I agree that no bank is ever under a duty to lend, however they are duty bound to comply with the 2009 Bank Lending Code which offers very substantial amounts of protection to businesses who are facing financial difficulty.
The Code requires them to support a rescue package if they believe one will work. They did give the rescue package, two years too late.
The wording of the Code creates a duty. They are duty bound to attend to the "finance application" with care and skill, and act in a timely manner. If they had acted as indeed they did, in 2011, then in 2010 they would have arrived at the same decision that they arrived at in November 2011. ie they advanced the loan.
Thus the allegation is not one of "they are duty bound to lend" as they are not duty bound.
I have issued proceedings regarding the 2010 application for finance and the bank initially agreed to mediate a settlement, then they realised that the future losses were for several Millions, then they have issued a Strike Out Application, to be heard in the near future.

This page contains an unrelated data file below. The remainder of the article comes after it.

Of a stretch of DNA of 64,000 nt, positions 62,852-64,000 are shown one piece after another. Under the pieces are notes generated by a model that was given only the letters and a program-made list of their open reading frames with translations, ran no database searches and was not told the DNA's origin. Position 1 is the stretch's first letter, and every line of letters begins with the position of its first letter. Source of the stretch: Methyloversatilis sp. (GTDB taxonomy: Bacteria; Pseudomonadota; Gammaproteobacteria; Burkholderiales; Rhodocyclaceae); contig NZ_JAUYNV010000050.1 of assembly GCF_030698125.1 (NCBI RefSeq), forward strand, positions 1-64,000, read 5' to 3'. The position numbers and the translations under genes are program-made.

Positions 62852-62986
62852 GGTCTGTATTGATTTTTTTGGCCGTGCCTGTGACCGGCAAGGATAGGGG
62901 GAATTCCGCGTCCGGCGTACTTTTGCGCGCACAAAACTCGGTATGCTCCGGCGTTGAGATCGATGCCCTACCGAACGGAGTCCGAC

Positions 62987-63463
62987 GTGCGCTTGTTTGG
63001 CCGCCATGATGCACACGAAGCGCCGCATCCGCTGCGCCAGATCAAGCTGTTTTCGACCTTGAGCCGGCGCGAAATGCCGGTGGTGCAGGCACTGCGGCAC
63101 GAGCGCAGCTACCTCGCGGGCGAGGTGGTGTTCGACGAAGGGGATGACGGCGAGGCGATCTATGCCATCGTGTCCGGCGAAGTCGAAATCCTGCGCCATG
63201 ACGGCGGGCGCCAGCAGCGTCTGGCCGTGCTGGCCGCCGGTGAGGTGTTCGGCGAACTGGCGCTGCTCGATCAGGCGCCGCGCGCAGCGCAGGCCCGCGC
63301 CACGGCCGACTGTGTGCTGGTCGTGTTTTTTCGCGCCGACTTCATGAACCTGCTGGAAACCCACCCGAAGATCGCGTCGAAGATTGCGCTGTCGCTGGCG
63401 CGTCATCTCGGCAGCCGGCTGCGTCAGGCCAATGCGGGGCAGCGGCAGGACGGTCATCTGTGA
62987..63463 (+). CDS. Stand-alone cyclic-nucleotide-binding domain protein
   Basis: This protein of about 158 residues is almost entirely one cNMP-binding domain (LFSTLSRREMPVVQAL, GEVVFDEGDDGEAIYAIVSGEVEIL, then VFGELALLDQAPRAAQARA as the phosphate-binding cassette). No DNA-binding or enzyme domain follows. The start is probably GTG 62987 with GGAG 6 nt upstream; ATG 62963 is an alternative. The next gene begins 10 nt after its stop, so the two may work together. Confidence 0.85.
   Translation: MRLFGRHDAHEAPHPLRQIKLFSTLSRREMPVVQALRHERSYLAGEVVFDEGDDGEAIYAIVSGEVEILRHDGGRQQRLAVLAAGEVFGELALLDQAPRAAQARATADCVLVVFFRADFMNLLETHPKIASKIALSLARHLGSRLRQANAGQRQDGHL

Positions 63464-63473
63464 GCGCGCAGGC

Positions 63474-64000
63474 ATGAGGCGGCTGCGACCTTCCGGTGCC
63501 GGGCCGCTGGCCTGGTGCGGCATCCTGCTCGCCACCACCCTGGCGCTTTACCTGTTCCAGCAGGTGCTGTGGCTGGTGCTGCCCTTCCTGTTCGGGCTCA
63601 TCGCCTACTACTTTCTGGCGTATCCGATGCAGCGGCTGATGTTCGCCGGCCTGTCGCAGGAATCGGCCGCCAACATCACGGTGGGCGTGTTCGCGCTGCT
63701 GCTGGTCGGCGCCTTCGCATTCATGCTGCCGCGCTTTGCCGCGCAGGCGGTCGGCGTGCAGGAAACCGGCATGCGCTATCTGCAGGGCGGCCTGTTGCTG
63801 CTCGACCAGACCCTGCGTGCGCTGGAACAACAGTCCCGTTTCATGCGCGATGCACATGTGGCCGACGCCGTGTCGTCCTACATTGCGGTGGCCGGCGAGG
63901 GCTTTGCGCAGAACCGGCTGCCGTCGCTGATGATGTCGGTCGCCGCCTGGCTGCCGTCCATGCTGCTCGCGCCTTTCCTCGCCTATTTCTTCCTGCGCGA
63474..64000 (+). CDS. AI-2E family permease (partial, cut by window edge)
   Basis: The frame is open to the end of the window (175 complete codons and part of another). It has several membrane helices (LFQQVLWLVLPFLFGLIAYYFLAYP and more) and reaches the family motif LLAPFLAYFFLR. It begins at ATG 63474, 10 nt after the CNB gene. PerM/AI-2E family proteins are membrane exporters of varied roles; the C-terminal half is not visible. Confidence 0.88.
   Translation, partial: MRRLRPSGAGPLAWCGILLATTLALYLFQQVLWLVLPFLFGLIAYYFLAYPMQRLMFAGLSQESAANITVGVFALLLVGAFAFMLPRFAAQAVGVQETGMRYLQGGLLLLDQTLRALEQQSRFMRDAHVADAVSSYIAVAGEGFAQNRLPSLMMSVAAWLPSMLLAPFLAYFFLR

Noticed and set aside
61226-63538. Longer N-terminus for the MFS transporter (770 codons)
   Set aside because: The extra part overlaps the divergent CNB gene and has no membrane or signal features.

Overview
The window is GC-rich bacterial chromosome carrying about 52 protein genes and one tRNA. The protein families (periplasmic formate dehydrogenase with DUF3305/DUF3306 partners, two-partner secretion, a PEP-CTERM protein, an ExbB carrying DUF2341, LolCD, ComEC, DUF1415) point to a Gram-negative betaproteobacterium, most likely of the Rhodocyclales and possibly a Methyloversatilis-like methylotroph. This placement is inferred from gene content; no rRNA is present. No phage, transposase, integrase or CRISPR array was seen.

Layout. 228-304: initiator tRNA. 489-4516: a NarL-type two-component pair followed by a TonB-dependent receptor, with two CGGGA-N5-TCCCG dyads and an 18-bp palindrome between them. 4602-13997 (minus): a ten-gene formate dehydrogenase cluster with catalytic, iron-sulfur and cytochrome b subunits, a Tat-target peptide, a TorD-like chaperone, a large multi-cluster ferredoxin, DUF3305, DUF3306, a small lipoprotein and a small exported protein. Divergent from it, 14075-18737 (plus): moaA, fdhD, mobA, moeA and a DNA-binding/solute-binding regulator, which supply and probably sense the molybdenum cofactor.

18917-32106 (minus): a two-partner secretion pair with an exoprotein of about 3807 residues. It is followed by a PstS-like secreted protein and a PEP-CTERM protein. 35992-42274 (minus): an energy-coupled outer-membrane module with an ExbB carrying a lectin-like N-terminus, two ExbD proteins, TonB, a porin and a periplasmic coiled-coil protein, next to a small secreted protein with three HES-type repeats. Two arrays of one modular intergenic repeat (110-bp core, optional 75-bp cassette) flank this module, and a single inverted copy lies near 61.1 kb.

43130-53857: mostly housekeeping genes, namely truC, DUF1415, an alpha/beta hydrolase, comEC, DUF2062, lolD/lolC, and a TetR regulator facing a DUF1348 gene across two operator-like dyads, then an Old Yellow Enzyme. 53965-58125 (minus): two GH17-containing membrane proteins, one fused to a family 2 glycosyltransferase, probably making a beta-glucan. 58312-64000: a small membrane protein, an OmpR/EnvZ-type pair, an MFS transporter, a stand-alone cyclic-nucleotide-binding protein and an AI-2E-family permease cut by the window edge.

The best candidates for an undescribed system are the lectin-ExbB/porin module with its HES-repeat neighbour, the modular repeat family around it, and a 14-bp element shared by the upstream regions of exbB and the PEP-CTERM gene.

In their Skeleton Argument they correctly identify the two key issues,
1. Was there a duty of care to attend to the 2010 Application for finance, and
2. Would the bank have advanced the funds in 2010 if they had attended to the application with the same care as they afforded the successful 2011 application when at a time when the business was all but insolvent.
The Lending code is very detailed regarding the standards that the bank are expected to engage, and the FCA confirm that they require all banks to fully comply with every aspect of the code, and to act with due care and skill.
Your comments please.
Is there any case law concerning Guarantees relating to the bank increasing the risk to the customer?